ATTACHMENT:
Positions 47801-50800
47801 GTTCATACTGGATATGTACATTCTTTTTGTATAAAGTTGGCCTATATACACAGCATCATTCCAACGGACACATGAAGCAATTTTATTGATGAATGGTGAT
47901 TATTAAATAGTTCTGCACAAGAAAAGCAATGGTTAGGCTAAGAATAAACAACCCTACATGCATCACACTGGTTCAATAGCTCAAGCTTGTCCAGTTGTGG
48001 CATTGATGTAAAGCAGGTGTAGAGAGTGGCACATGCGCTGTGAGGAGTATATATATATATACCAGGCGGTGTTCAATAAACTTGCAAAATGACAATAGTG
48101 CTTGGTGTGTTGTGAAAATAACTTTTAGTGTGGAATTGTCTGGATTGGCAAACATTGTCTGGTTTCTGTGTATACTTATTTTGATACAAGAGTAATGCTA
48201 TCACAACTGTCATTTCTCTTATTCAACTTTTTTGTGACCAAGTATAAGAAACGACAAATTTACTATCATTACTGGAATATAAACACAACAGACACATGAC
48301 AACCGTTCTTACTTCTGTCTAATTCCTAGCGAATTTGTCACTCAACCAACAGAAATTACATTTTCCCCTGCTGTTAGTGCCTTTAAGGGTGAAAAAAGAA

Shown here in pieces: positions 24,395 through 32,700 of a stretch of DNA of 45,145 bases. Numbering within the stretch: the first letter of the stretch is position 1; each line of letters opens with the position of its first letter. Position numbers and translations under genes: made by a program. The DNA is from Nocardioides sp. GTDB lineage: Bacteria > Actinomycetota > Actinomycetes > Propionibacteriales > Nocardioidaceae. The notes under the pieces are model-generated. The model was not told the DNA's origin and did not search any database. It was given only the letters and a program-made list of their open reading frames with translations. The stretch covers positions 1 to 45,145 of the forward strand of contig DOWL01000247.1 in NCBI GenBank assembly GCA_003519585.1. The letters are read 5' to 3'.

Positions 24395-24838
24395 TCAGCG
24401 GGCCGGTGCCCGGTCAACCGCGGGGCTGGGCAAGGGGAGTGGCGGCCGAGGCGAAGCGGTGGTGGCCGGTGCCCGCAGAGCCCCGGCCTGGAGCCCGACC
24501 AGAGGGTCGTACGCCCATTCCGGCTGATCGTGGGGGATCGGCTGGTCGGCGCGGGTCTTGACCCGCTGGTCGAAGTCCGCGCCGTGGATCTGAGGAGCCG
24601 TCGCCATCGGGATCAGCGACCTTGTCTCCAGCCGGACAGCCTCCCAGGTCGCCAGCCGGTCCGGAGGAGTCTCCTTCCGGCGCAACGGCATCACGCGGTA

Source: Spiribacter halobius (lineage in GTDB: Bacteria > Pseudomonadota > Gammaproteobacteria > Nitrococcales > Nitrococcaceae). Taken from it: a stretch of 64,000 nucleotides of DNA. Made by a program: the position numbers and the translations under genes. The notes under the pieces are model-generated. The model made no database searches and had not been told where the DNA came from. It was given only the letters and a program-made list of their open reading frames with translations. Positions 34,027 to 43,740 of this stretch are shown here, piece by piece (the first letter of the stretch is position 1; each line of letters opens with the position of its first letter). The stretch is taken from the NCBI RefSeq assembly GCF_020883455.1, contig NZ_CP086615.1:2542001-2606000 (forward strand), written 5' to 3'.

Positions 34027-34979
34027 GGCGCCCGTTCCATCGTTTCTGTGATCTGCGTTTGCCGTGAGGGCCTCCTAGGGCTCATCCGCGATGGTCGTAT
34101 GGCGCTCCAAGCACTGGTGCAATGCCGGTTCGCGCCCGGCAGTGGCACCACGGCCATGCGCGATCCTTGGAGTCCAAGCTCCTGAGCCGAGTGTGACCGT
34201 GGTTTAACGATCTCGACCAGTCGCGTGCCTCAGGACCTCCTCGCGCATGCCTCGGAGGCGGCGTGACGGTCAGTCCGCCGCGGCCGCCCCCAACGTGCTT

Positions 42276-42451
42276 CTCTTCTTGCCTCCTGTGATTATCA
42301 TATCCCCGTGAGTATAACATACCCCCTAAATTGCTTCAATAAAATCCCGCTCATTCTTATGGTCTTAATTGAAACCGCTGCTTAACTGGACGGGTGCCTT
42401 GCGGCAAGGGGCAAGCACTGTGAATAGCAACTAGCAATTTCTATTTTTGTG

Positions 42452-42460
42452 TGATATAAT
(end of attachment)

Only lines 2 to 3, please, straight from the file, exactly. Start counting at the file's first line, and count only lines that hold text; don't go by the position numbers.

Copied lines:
47801 GTTCATACTGGATATGTACATTCTTTTTGTATAAAGTTGGCCTATATACACAGCATCATTCCAACGGACACATGAAGCAATTTTATTGATGAATGGTGAT
47901 TATTAAATAGTTCTGCACAAGAAAAGCAATGGTTAGGCTAAGAATAAACAACCCTACATGCATCACACTGGTTCAATAGCTCAAGCTTGTCCAGTTGTGG